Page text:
If there's a budding artist or writer in the family, Stone Soup is valuable. It is written entirely by children, who contribute all its stories, remarkably good poems, drawings and even book reviews.
Odyssey is one of several fine science and nature magazines for children. It feeds the contemporary child's fascination with outer space, using colorful illustrations and clearly written articles on meteors, eclipses, sunspots, black holes and other mysteries for kids who want to know the story behind Star War fantasies.
Others in this line are Scienceland and Your Big Backyard, for preschoolers, and Ranger Rick, World and 3-2-1 Contact for the progressively older child. All are loaded with color photography and fascinating excursions into all aspects of the natural world.
Kids can learn about black history and culture in Ebony Jr!, which also emphasizes reading skills.
To be sure, not all current children's magazines are slick and sophisticated. Highlights for Children, a staple in doctors' and dentists' offices, is still going strong in just the same ways it always did. Its stories remain conservative in tone, even moralistic; it still features Hidden Pictures and Goofus and Gallant.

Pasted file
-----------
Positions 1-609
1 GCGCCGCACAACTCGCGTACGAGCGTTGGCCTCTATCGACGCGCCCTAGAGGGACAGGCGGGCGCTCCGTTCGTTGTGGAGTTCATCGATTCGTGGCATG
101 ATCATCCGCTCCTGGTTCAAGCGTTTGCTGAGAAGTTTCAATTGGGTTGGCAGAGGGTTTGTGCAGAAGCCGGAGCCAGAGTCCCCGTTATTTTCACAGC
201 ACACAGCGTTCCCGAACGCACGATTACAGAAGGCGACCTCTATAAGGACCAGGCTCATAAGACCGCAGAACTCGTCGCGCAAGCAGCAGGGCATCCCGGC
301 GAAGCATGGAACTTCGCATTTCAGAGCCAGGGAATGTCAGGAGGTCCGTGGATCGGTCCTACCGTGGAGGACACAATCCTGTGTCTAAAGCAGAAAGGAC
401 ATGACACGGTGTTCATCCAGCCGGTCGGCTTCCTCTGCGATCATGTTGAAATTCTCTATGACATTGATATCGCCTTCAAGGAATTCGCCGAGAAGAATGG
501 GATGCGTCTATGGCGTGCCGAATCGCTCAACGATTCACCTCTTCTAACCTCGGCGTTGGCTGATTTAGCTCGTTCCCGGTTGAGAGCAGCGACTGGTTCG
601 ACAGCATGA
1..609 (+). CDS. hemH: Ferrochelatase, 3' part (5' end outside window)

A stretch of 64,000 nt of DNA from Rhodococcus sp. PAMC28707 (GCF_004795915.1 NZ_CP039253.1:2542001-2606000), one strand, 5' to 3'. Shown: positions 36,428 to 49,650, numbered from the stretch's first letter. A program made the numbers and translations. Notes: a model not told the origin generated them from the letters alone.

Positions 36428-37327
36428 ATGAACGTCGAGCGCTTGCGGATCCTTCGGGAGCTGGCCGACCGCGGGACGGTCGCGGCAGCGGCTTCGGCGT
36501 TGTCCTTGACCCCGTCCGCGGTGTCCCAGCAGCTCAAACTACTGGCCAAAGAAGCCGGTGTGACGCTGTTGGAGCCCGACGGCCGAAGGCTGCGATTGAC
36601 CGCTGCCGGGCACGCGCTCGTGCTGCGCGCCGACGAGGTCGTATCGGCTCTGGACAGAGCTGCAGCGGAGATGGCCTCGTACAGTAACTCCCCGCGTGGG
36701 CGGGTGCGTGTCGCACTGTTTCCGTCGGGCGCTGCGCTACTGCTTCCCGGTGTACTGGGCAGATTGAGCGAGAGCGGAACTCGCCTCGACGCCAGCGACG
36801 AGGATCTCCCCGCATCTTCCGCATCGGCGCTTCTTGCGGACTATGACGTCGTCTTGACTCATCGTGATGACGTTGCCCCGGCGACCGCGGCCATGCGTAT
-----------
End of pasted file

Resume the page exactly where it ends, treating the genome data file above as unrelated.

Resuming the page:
Turtle, Humpty Dumpty and Jack and Jill have not succumbed to trendy themes and graphics either, but rather present health and nutrition facts to young children in the form of stories, puzzles and games in mostly black and white on plain newsprint.
Children's Playmate, Child Life, Children's Digest, Health Explorer and Jr. Medical Detective all are published by the same company for older elementary levels. All follow similar health themes and layout.
A striking number of kids' magazines actively involve their readers by soliciting and publishing letters, drawings, ideas, poems, comments and evaluations from their young subscribers. Many sponsor contests and drawings, with some awarding prizes such as T-shirts, Mickey Mouse ears and even portable radios.
And then there are the advice columns, a trendy innovation that's also hit the children's pages. Whether serious, like psychiatrist Dr. Harvey Greenberg answering questions in Dynamite about being teased or consoling a child whose mother is dying, or silly, like Uncle Wilbur in Jack and Jill, even preschool magazines serve up Dear Someone columns. Of course, Miss Piggy has her own conceited column in Muppet magazine.
Most children's magazines accept little or no advertising. Of the few that do, Highwire refuses ads for liquor, cigarettes and films considered by the staff to be in bad taste. Muppet magazine is saturated with the same toy ads which bombard kids on Saturday morning television.
Subscriptions to kids' magazines are inexpensive, considering the satisfaction of seeing one's children spend hours each month poring through their pages rather than twirling the TV dial. Many a holiday toy costing three times as much has been abandoned or broken before February.
And then there's the thrill a child gets when something with his name on it comes in the mail. A magazine becomes a very personal possession, a paper playmate that stimulates imaginative thinking.